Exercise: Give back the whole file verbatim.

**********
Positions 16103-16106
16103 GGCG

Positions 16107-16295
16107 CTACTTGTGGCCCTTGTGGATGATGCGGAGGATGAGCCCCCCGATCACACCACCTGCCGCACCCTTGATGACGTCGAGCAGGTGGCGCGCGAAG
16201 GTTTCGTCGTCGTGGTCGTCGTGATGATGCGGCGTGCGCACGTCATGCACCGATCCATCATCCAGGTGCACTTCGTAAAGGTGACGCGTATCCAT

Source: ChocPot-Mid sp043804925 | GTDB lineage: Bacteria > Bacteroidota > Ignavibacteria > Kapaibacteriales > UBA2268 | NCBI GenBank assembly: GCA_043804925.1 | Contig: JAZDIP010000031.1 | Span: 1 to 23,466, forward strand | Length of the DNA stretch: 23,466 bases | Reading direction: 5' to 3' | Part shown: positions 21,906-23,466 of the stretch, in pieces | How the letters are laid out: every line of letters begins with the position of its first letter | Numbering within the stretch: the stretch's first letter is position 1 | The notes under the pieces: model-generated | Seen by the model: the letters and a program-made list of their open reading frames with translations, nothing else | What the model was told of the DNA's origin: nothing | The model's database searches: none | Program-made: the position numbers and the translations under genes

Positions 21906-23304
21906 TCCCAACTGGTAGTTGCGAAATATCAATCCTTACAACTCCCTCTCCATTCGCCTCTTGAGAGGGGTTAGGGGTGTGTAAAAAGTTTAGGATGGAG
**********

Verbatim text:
Positions 16103-16106
16103 GGCG

Positions 16107-16295
16107 CTACTTGTGGCCCTTGTGGATGATGCGGAGGATGAGCCCCCCGATCACACCACCTGCCGCACCCTTGATGACGTCGAGCAGGTGGCGCGCGAAG
16201 GTTTCGTCGTCGTGGTCGTCGTGATGATGCGGCGTGCGCACGTCATGCACCGATCCATCATCCAGGTGCACTTCGTAAAGGTGACGCGTATCCAT

Source: ChocPot-Mid sp043804925 | GTDB lineage: Bacteria > Bacteroidota > Ignavibacteria > Kapaibacteriales > UBA2268 | NCBI GenBank assembly: GCA_043804925.1 | Contig: JAZDIP010000031.1 | Span: 1 to 23,466, forward strand | Length of the DNA stretch: 23,466 bases | Reading direction: 5' to 3' | Part shown: positions 21,906-23,466 of the stretch, in pieces | How the letters are laid out: every line of letters begins with the position of its first letter | Numbering within the stretch: the stretch's first letter is position 1 | The notes under the pieces: model-generated | Seen by the model: the letters and a program-made list of their open reading frames with translations, nothing else | What the model was told of the DNA's origin: nothing | The model's database searches: none | Program-made: the position numbers and the translations under genes

Positions 21906-23304
21906 TCCCAACTGGTAGTTGCGAAATATCAATCCTTACAACTCCCTCTCCATTCGCCTCTTGAGAGGGGTTAGGGGTGTGTAAAAAGTTTAGGATGGAG